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Self Adhesive Specification

Self Adhesive Specification

Self Adhesive Specification

We have ordered and received some silicone rubber self adhesive pads. These were installed on aluminium frames, and they have all fallen off. Apparently silicone rubber is difficult to stick to. but we did order self-adhesive. I now have a sample of new pads from the vendor which I am about to test.

Question: Assuming they work, I need to update my drawings to show some sort of performance specification that will allow us to pass or fail rubber pads. I want to show something like "will be installed with a roller with 15-20N applied force. System will be mounted upside down for 24hrs".

Any thoughts?


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RE: Self Adhesive Specification

When the pads fell off, did the adhesive stay with the pads or the aluminum? Those are two completely different problems. I suspect that the adhesive was still on the silicone, and therefore, the observation that silicone is difficult to stick to is a red-herring. In any case, pressure sensitive adhesives (psa) will not hold-up against constant low level tensile or peel loads, like those caused by gravity. Get some rubber pads that can be mechanically attached. Leveling feet seem appropriate.

RE: Self Adhesive Specification


The adhesive stuck very well to the aluminium. Silicone is a low surface energy material, and it responds very well to different adhesives. RTV silicone works very well. The new stuff looks good so far.

3M 9731 two-sided tape sticks silicone rubber to aluminium. I made a point of doing a sloppy job of installing it, and it worked. Whatever I do must work in production. If they clean the aluminium with alcohol, things should be that much better.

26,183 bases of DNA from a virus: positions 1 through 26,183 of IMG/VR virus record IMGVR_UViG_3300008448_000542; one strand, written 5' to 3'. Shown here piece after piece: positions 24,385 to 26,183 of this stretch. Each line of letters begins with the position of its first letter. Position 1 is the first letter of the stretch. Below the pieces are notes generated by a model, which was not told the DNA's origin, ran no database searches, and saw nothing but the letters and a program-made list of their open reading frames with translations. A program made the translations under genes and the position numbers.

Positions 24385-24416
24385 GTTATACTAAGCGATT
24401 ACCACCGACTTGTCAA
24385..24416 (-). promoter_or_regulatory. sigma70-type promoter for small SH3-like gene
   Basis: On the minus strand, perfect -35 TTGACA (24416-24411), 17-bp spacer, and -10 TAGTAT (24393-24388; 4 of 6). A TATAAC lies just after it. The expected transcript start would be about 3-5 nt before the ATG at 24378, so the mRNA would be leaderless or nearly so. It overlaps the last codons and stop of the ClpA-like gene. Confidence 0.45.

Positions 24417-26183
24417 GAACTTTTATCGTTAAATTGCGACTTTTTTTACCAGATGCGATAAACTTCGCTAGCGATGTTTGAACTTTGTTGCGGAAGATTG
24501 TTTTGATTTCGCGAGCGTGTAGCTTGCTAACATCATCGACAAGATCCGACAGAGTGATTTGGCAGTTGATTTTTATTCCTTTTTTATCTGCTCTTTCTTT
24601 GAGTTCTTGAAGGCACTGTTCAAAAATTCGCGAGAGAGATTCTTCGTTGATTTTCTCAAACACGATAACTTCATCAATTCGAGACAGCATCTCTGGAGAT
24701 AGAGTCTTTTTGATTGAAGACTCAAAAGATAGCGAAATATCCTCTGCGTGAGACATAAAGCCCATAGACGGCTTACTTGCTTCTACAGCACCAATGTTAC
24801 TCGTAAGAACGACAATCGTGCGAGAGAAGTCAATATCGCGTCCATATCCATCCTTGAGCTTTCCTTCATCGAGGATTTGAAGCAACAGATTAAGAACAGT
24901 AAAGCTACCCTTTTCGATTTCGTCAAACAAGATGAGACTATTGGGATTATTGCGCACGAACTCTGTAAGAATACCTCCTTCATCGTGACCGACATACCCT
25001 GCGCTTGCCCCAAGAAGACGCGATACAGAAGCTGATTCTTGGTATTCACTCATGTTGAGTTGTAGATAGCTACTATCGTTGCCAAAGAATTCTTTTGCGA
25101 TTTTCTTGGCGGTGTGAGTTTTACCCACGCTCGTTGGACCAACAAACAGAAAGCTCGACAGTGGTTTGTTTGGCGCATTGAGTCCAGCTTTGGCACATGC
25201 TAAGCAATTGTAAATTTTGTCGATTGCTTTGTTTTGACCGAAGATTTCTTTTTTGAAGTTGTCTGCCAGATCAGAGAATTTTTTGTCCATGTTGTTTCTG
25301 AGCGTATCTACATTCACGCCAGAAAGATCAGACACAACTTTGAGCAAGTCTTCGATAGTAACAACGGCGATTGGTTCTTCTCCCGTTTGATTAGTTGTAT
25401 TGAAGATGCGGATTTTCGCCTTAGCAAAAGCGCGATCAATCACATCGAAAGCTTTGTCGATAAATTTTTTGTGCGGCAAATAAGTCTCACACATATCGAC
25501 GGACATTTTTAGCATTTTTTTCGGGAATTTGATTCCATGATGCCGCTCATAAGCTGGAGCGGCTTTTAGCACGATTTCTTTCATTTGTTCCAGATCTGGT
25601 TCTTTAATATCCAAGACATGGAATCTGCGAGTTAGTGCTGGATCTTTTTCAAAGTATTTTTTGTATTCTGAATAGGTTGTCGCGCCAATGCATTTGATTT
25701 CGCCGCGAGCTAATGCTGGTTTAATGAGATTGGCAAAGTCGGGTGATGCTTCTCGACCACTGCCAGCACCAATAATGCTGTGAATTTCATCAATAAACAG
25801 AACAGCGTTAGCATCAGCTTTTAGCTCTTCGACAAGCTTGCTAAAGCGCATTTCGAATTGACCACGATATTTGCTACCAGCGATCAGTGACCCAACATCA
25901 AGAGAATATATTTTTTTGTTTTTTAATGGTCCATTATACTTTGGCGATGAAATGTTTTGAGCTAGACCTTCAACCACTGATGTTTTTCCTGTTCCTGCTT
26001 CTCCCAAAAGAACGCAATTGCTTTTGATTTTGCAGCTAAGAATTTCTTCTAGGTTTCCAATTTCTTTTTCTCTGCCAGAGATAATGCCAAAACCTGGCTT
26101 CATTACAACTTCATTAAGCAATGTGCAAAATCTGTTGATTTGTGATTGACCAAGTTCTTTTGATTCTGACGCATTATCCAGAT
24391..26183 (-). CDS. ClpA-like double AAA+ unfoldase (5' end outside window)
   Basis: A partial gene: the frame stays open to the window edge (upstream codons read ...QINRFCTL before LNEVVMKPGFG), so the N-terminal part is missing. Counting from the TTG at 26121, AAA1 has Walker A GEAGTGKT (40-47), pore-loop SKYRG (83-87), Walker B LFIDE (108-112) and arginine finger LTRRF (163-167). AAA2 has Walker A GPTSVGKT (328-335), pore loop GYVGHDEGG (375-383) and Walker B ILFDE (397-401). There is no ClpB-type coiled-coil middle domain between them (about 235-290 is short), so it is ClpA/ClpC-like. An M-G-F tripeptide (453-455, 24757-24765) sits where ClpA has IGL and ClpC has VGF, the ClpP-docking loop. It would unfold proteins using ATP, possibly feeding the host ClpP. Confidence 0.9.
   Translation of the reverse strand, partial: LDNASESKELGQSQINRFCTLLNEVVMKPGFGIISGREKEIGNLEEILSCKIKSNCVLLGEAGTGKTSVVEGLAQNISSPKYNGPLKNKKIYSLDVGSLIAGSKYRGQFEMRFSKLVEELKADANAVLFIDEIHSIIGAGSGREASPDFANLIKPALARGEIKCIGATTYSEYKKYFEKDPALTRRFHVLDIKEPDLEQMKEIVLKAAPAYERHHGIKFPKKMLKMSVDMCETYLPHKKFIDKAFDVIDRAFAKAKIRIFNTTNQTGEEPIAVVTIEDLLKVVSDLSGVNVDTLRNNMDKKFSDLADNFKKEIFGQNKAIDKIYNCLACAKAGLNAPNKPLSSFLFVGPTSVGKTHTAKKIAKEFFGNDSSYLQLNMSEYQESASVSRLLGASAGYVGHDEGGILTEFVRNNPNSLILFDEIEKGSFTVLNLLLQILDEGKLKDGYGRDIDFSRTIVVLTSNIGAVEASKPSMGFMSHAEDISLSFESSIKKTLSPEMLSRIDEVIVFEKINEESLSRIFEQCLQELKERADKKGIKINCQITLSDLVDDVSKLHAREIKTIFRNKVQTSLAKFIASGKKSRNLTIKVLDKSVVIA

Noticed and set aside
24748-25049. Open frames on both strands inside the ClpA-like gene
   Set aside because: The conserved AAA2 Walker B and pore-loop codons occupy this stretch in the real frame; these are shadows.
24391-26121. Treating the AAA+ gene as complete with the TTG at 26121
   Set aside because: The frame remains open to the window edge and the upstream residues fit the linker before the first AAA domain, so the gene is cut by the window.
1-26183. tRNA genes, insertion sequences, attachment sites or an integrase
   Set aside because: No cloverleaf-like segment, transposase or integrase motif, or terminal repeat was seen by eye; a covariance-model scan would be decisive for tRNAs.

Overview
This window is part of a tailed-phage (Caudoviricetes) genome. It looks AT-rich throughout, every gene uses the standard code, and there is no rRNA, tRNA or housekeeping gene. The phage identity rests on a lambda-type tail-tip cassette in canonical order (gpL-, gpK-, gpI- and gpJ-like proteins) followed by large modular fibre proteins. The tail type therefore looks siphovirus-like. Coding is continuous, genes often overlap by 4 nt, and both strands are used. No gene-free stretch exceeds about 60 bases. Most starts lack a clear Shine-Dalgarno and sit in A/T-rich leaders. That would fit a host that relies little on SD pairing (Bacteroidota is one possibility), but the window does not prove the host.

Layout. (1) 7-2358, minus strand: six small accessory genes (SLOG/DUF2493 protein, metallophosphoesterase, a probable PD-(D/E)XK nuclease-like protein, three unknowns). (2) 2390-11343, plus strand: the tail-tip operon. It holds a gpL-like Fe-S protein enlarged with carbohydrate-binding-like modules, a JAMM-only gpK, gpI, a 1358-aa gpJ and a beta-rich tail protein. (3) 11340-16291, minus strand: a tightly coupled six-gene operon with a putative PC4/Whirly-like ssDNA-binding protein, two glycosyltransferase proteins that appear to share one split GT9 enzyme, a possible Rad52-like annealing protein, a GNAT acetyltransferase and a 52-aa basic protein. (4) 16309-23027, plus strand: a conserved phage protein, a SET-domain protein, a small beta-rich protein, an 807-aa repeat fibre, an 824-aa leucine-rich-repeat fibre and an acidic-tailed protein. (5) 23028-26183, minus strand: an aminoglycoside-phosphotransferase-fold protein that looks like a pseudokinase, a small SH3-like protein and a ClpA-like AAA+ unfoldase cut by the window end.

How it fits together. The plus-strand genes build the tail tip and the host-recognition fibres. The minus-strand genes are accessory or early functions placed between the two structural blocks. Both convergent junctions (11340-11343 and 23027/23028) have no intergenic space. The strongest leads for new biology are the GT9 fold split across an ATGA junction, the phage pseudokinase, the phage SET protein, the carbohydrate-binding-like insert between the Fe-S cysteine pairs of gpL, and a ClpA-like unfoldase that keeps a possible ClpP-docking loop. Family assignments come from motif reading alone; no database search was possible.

I clicked on MintJulep's link. Blakmax's comments about Alodine finishes are interesting.


RE: Self Adhesive Specification

Silicone is often used as a non-stick surface, but in the right process it can be bonded very well. Let relate and anecdote.
I sealed a silicone tube to a disposable part using silicone RTV in a 400F application. After curing the silicone at room temp overnight and going through a heat cycle, the sealant was complete fused to the tube and could not be removed from the tubing without destroying it. I cut-off that part of the tube and used it again through another cycle with fresh sealant. This time the sealant could be removed from the tubing. The issue was that the silicone tubing had not been completely cured by the manufacturer.

Oh, and by the way silicone RTV is a crosslinked thermoset polymer. It is not a pressure sensitive adhesive and it cures slowly. I have used psa's to fixture parts while silicone RTV cures.

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